In the article, the author styles himself as a legitimate interlocutor, and an authority on the situation; he does so both by having his associated institution (The Jonkoping International Business School) directly below his name at the start of the article, and through the sheer number of citations and references he contains, adding up to a staggering amount of research that, while still informing the reader legitimately, seeks to assert the author’s knowledge of the material onto the reader. Wikstrom places himself on the side of music industry professionals, as his stance over the course of the article is to help these individuals succeed by providing them strategies to overcome the new problems faced within the industry. He shares their interest and investment in the success of their business and continued, if not increased, profits for their business models.
Another consequence of the citations and interviews Wikstrom has undertaken is to project himself as an authority on the subject; at the same time, he is honest about where he gets these sources. In this way, he is both expert and apprentice; the reader sees who he learned his tricks from, but then they learn the same tricks from the apprentice himself, creating a longer cycle of learning. What’s more, Wikstrom took the information that he received during his apprenticeship and applied his own style of thinking to it, attempting to solve problems that his mentors were not solving.
This article assumes barely any collective archive, save for the essential tenets of industry that it is thought the reader would know in order to have the right vocabulary to read this text. Some of the few examples of collective archive lie in the namedropping of Paul McCartney, Stevie Wonder, and others as popular music composers, which requires at least the slightest knowledge of Western popular culture, which is assumed in the English-speaking, business-school attending readership of articles such as these. (74)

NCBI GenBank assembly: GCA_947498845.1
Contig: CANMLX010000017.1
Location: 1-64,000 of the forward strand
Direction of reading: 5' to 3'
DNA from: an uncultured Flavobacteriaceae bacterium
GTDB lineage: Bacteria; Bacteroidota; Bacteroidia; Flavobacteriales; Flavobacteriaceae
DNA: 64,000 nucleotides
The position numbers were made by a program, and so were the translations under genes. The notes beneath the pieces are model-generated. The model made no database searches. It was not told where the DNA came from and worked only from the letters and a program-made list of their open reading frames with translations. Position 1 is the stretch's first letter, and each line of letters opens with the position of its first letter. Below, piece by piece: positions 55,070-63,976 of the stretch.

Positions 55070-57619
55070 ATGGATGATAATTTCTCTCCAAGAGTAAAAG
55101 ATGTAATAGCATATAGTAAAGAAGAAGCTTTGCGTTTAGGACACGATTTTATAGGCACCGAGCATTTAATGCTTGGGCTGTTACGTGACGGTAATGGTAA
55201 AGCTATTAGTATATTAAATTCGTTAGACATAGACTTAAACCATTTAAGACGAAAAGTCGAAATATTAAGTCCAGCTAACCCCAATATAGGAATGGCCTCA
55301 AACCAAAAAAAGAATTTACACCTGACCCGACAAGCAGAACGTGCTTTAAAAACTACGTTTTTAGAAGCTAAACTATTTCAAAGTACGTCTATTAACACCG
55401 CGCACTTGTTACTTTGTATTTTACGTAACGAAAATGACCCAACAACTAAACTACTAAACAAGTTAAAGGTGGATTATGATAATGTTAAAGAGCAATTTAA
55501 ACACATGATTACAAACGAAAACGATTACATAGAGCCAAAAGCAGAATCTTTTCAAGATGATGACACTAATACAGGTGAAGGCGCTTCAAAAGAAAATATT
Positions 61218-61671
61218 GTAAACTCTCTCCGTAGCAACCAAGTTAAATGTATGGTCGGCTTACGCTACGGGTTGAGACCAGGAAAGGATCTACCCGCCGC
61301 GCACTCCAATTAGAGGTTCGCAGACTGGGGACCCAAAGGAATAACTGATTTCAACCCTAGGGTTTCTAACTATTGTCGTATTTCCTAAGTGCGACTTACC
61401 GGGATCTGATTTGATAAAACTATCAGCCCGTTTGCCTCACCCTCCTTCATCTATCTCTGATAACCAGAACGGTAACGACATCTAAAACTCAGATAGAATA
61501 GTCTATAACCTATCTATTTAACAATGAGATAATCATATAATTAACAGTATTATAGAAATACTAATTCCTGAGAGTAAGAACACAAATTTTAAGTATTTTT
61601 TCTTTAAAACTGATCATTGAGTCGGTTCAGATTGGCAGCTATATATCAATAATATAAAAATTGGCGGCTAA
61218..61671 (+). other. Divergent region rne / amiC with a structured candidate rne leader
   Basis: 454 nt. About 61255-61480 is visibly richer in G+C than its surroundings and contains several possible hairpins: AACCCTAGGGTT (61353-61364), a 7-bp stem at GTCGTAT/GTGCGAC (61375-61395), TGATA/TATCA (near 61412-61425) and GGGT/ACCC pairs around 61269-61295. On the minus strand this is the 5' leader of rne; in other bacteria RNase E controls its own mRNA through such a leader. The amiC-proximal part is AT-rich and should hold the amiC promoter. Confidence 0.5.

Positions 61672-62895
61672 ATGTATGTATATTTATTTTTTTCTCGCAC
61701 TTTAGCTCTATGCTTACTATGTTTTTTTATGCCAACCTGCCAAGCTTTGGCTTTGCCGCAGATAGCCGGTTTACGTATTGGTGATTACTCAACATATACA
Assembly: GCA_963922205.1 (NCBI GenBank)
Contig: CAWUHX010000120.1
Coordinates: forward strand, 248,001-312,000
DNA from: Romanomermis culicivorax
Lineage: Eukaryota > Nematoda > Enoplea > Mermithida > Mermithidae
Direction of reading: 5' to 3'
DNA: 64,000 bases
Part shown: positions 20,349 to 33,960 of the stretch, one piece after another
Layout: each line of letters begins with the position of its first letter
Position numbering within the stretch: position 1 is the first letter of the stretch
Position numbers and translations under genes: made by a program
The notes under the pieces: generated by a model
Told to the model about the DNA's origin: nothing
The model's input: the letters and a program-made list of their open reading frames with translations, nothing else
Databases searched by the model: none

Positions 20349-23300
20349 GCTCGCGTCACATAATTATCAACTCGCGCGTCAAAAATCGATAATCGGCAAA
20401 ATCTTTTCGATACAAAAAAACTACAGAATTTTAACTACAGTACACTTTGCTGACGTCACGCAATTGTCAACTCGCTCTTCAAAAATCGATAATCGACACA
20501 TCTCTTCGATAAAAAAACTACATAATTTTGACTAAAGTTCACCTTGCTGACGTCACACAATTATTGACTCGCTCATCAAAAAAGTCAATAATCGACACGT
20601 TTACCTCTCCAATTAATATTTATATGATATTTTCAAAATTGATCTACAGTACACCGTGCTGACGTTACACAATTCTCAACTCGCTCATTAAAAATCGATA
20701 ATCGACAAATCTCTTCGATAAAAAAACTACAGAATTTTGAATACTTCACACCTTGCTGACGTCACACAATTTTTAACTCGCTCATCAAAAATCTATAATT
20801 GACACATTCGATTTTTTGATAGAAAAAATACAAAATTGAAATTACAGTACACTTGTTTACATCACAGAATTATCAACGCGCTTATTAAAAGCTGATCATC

The author’s sense of temporal orientation is modern yet broad; Wikstrom is both past and future oriented, spending nearly equal amounts of time showing how music industry models have behaved in the past, and showing how they would in the future (providing alternative models and strategies to adapt in the future to the changes that have been occurring in the recent past). The ultimate aim, obviously, is to fix the bigger picture of the way the music industry is run, something that would take years, if not decades, to fully complete. There is a large cause and effect component to this article, Wikstrom asserting that recently changing factors in the music business environment are bringing about the need for these changes to be implemented. (84)
If we are to take from this article the general level of discourse that is to be taken from journals regarding the music industry, there are some important things to take from it. First of all, articles would be written from a personal point of view, especially when an author is advocating change, as they will attempt to get you to relate to these changes. Wikstrom, for example, if he is a typical author for this type of discourse, is presenting a problem in the industry he is discussing, and providing a thorough plan to fix the problems that he sets forth with a great deal of previous evidence. There is a great emphasis on information and research, providing a great deal of documentation and external sources. The author must be authoritative and provide justifications for his thesis, but he can safely assume the audience knows the basic vocabulary of the business, so they can approach the subject on more or less equal footing. The audience for this type of paper has a firm grasp of the English language, and can understand complicated concepts that are presented in a straightforward manner. With all of this in mind, one can better understand what can be expected when examining an article such as this, coming from the perspective of business professionals in the music industry.